Idiot Drone Pilot Hampers Efforts to Save Homes from Southern California's Lake Fire

By Tom Yulsman | June 26, 2015 3:19 pm

|Please see the update below about questions that have been raised about whether this was truly a hobbyist’s drone.|

I check in at NASA’s fabulous Earth Observatory web site almost every day, because I know I’ll be treated to spectacular imagery and also learn something new. Today was no different, except this time instead of being edified I wound up getting enraged.

Along with publishing the image of Southern California’s Lake Fire above, the folks at the Earth Observatory noted thi …

CATEGORIZED UNDER: Drought, select, Top Posts, Wildfire

ImaGeo

As the Piano-Sized New Horizons Spacecraft Approaches, Pluto and Charon Are Coming Into Intriguing Focus

By Tom Yulsman | June 26, 2015 2:19 pm

The New Horizons spacecraft is about 13 million miles from Pluto and its largest moon, Charon. If that seems really far, consider the image above.

It was captured by the Long Range Reconnaissance Imager instrument, or LORI, when the piano-sized spacecraft was even farther away — 20 million miles, give or take. Yet LORI could begin to pick out some intriguing surface detail on both bodies.

Note the light and dark features on Pluto, to the right, which are indicative of large-scale …

D-brief

DARPA Is Supposedly Engineering Organisms to Make Mars Livable

By Carl Engelking | June 26, 2015 1:08 pm

The U.S. Defense Advanced Research Projects Agency wants to create organisms that will turn the Red Planet a shade of green, at least according to a reporter who had access to their recent conference. As with most things DARPA does, there’s not a lot of publicly available details about the plan. DARPA denies that terraforming Mars in anywhere in their sights. But comments made by Alicia Jackson, deputy director of DARPA’s Biological Technologies Office, seem to indicate that it is at least …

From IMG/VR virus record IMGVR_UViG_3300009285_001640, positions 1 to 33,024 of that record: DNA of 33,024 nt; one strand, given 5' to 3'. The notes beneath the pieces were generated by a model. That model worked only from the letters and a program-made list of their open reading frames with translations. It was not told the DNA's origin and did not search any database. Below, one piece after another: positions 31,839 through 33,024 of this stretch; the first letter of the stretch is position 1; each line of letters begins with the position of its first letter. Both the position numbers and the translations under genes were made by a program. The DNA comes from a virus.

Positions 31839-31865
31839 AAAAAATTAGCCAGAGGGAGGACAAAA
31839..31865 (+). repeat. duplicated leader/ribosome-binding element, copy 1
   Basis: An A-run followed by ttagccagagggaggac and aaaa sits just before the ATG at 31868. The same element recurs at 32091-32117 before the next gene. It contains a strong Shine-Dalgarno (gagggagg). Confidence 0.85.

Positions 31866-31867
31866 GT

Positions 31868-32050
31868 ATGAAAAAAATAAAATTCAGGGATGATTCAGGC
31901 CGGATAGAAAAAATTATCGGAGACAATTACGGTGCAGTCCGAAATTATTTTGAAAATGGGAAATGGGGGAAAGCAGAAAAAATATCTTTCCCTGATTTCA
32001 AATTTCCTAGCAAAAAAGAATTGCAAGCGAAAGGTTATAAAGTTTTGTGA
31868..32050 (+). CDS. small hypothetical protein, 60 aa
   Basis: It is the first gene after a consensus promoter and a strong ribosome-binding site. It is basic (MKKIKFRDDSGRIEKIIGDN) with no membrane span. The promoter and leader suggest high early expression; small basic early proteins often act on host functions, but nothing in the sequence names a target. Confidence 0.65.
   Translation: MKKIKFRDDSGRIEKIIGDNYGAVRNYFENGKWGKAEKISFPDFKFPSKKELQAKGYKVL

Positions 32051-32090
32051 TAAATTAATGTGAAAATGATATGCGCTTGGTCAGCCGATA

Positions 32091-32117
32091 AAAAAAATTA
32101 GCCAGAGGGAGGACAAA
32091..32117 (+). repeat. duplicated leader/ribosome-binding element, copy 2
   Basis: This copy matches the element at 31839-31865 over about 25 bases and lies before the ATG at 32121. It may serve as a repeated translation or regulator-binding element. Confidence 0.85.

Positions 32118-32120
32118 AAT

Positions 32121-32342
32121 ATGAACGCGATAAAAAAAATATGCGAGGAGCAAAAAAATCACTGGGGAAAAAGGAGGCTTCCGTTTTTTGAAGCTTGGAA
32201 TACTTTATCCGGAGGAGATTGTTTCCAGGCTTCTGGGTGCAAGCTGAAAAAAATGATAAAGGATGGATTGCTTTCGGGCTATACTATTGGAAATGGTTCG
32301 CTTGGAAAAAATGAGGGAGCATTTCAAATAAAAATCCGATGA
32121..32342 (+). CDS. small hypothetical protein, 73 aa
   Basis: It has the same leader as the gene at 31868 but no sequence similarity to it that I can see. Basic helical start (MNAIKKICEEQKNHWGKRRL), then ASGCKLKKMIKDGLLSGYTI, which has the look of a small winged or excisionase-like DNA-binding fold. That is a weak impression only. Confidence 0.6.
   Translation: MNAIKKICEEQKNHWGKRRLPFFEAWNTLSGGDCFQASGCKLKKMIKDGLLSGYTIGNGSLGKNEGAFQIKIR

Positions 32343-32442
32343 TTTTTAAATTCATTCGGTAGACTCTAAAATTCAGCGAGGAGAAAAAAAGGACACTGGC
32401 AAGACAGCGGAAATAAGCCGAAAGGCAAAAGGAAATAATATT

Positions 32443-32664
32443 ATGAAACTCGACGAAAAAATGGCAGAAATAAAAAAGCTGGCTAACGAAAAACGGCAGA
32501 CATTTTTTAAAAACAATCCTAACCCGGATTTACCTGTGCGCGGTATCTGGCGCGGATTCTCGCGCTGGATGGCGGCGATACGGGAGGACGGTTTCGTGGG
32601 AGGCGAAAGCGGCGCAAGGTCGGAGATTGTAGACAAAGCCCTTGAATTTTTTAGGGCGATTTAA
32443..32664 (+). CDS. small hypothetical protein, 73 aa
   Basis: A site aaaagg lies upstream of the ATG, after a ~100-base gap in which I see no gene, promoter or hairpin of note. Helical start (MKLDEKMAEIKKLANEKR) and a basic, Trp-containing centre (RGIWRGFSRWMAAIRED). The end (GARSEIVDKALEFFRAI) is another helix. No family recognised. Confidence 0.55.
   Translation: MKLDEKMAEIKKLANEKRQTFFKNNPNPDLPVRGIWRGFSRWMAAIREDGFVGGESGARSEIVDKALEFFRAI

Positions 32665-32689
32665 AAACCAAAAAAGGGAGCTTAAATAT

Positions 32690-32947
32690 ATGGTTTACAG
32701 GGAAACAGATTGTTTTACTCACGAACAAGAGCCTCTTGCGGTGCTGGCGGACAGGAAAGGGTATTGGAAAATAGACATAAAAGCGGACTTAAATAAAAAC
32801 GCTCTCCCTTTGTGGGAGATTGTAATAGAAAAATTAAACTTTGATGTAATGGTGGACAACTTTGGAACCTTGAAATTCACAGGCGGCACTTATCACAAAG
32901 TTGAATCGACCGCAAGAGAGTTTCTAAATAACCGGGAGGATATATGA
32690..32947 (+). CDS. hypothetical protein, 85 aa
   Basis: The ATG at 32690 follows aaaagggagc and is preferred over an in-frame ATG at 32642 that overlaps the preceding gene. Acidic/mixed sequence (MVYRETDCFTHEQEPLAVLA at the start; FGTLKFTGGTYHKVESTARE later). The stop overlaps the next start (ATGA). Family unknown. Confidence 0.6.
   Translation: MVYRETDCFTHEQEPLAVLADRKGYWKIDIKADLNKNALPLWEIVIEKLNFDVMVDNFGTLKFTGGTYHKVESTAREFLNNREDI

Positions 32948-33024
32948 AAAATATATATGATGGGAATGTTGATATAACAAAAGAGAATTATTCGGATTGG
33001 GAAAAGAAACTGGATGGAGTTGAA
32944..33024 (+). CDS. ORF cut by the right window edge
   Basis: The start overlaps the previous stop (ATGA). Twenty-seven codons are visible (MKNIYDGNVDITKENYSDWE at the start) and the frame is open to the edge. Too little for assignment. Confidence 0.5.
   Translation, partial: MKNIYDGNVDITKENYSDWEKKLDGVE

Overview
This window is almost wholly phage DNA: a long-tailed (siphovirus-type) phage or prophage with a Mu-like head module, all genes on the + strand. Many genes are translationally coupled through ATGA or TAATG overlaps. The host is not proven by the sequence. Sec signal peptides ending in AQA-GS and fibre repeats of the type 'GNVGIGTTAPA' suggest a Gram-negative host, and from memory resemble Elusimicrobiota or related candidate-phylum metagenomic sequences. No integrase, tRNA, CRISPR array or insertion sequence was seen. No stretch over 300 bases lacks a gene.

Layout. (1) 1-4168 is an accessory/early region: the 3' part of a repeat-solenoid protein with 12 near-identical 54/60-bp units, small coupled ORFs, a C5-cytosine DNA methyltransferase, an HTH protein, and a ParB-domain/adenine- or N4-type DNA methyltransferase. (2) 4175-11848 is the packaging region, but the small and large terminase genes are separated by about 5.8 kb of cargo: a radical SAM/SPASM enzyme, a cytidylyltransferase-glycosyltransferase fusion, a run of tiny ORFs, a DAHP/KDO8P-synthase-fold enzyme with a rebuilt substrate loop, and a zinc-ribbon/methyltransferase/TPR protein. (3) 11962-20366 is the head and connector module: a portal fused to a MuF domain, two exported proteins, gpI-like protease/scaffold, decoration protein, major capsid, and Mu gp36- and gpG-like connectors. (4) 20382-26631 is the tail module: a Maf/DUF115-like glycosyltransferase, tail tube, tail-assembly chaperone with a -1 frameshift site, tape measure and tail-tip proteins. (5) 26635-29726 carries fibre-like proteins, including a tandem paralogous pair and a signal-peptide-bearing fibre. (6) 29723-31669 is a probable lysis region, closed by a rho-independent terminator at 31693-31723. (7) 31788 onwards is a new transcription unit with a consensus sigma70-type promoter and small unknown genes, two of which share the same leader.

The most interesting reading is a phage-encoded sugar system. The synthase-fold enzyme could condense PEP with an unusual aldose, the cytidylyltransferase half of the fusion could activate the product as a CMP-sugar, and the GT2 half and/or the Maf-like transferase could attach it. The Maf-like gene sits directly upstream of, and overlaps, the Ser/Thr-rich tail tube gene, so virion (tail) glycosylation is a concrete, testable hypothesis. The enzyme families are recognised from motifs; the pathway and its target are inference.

CATEGORIZED UNDER: Living World, Technology, top posts

D-brief

Rats Dream About the Places They Want to Explore

By Kiona Smith-Strickland | June 26, 2015 12:02 pm

Rats, like humans, have dreams about the future.

When they see a treat they can’t reach, rats’ later dreams depict them walking toward it, researchers have found. The discovery may one day provide some insight into what happens in the human mind during sleep.

Maps in the Brain
Scientists already knew that after a rat has explored an area, certain neurons in the hippocampus called “place cells” replay those patterns while the rat sleeps.

“Place cells” in both rats and hu …

CATEGORIZED UNDER: Living World, Mind & Brain, top posts
MORE ABOUT: animals

Inkfish

Nervous Sea Squirts Squirt Out Their Stomachs and Grow New Ones

By Elizabeth Preston | June 26, 2015 11:33 am

We may call someone gutless who’s acting afraid. But certain coral-reef dwellers take gutless to a whole other level: they shoot their digestive tracts out of their bodies when they feel threatened. This seems to deter nearby fish from taking a bite. Even more amazing, though, is how quickly the gutless animals grow back their organs.

Polycarpa mytiligera is a little tube-shaped creature called an ascidian, or sea squirt. It resides in tropical waters of the Indian and Pacific oceans. W …